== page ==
More than 35,000 people in the United States lost their lives in traffic crashes in the United States last year, ending a five-decade trend of declining fatalities, the National Highway Traffic Safety Administration (NHTSA) reported on Monday.
A total of 35,092 lost their lives in traffic crashes in 2015, a 7.2% increase in deaths from 2014, according to final data released by the U.S. Department of Transportation’s (DOT) NHTSA. The data showed traffic deaths rising across nearly every segment of the population; the last single-year increase of this magnitude was in 1966, when fatalities rose 8.1% from the previous year.
Source: National Highway Traffic Safety Administration.
“Despite decades of safety improvements, far too many people are killed on our nation’s roads every year,” said U.S. Transportation Secretary Anthony Foxx in a press release. “Solving this problem will take teamwork, so we’re issuing a call to action and asking researchers, safety experts, data scientists, and the public to analyze the fatality data and help find ways to prevent these tragedies.”
Ten years ago, the number of traffic deaths was nearly 25% higher, with 42,708 fatalities reported nationwide in 2005. Since then, safety programs have helped lower the number of deaths by increasing seatbelt use and reducing impaired driving. Vehicle improvements, including air bags and electronic stability control, have also contributed to reducing traffic fatalities. But after a decade-long downward trend, traffic deaths in 2015 increased by 2,348, nearly one-third compared to 2014.
In response to the increase, DOT and the White House are issuing an “unprecedented” call to action to involve a wide range of stakeholders in helping determine the causes of the increase. NHTSA will share its Fatality Analysis Reporting System with safety partners, state and local officials, technologists, data scientists and policy experts, and private sector partners using new data collection technologies will be offering access to unprecedented amounts of data and new visualizations tools, the release said.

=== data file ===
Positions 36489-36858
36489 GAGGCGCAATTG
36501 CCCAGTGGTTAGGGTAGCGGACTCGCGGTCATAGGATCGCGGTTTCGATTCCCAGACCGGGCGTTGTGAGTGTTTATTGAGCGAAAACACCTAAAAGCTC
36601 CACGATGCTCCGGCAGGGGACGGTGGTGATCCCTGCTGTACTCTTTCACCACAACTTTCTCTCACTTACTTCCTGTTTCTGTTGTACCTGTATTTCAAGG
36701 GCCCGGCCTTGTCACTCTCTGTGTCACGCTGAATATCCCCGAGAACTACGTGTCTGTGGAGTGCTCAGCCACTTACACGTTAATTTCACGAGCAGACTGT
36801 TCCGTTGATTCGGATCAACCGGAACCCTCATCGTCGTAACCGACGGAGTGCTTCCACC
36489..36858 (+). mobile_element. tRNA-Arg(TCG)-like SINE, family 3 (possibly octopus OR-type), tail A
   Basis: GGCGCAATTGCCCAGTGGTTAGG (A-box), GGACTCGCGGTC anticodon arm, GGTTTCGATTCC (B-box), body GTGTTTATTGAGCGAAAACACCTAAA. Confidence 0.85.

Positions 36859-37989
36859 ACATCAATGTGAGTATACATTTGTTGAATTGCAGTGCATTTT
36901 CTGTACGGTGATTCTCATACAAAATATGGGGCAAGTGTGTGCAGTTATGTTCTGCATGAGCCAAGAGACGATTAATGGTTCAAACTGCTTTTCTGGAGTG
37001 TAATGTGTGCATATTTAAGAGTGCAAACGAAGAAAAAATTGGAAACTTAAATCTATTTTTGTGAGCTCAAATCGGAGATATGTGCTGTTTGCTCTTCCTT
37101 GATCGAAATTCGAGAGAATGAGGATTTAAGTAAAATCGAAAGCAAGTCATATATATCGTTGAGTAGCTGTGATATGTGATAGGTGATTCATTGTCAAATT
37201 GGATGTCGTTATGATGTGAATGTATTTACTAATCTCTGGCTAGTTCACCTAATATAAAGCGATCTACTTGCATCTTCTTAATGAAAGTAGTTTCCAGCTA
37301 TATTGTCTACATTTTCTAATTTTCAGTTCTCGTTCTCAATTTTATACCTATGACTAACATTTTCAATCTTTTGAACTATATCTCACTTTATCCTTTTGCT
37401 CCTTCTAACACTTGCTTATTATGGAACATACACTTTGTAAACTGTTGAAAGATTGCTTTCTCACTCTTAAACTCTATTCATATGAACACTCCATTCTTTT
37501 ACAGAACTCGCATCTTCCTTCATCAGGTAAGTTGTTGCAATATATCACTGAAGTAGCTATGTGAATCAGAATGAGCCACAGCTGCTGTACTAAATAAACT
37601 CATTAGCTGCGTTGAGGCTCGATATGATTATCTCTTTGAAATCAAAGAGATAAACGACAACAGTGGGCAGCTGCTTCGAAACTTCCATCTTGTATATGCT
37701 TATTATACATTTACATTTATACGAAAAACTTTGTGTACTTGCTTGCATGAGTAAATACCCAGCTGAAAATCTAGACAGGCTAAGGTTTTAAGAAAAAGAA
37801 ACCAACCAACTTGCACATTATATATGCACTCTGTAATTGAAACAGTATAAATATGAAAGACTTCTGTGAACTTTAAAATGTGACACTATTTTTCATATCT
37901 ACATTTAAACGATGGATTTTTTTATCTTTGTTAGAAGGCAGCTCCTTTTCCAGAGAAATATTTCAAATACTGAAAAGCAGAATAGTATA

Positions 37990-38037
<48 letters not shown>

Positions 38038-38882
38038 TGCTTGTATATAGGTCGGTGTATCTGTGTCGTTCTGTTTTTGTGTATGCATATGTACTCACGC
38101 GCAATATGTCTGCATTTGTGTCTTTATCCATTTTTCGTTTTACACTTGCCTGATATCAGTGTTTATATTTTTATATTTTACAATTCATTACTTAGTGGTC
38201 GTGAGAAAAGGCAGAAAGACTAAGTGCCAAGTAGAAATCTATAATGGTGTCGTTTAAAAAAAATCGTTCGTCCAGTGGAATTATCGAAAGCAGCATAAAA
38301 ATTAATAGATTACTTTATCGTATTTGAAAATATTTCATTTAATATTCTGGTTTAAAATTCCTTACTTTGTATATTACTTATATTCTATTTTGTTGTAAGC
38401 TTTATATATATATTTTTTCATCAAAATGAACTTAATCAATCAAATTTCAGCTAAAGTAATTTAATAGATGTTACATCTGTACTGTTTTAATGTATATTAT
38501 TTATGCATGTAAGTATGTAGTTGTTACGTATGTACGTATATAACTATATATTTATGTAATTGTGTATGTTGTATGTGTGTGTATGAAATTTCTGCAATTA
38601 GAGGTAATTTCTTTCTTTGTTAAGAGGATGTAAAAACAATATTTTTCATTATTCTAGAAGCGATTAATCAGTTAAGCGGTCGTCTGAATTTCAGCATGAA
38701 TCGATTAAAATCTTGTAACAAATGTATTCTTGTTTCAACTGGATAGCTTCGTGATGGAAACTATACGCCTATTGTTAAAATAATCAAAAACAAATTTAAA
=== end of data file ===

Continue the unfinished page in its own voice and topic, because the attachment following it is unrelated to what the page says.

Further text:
The call to action will explore the following questions:
How might improving economic conditions around the country change how Americans are getting around? What models can we develop to identify communities that might be at a higher risk for fatal crashes?;
How might climate change increase the risk of fatal crashes in a community?;
How might we use studies of attitudes toward speeding, distracted driving and seat belt use to better target marketing and behavioural change campaigns?; and
How might we monitor public health indicators and behavior risk indicators to target communities that might have a high prevalence of behaviors linked with fatal crashes (drinking, drug use/addiction, etc.)? What countermeasures should we create to address these issues?
According to NHTSA, job growth and low fuel prices were two factors that led to increased driving, including increased leisure driving and driving by young people. More driving can contribute to higher fatality rates, the release said, noting that in 2015, vehicle miles traveled increased 3.5% over 2014, the largest increase in nearly 25 years.
Pedestrian and pedalcyclist fatalities also increased to a level not seen in 20 years and motorcyclist deaths increased more than 8%. Human factors continued to contribute to the majority of crashes, and nearly half of the passenger vehicle occupants killed were not wearing seatbelts, NHTSA reported. Almost one in three fatalities involved drunk drivers or speeding and one in 10 fatalities involved distraction.
“The data tell us that people die when they drive drunk, distracted or drowsy, or if they are speeding or unbuckled,” said NHTSA administrator, Dr. Mark Rosekind. “While there have been enormous improvements in many of these areas, we need to find new solutions to end traffic fatalities.”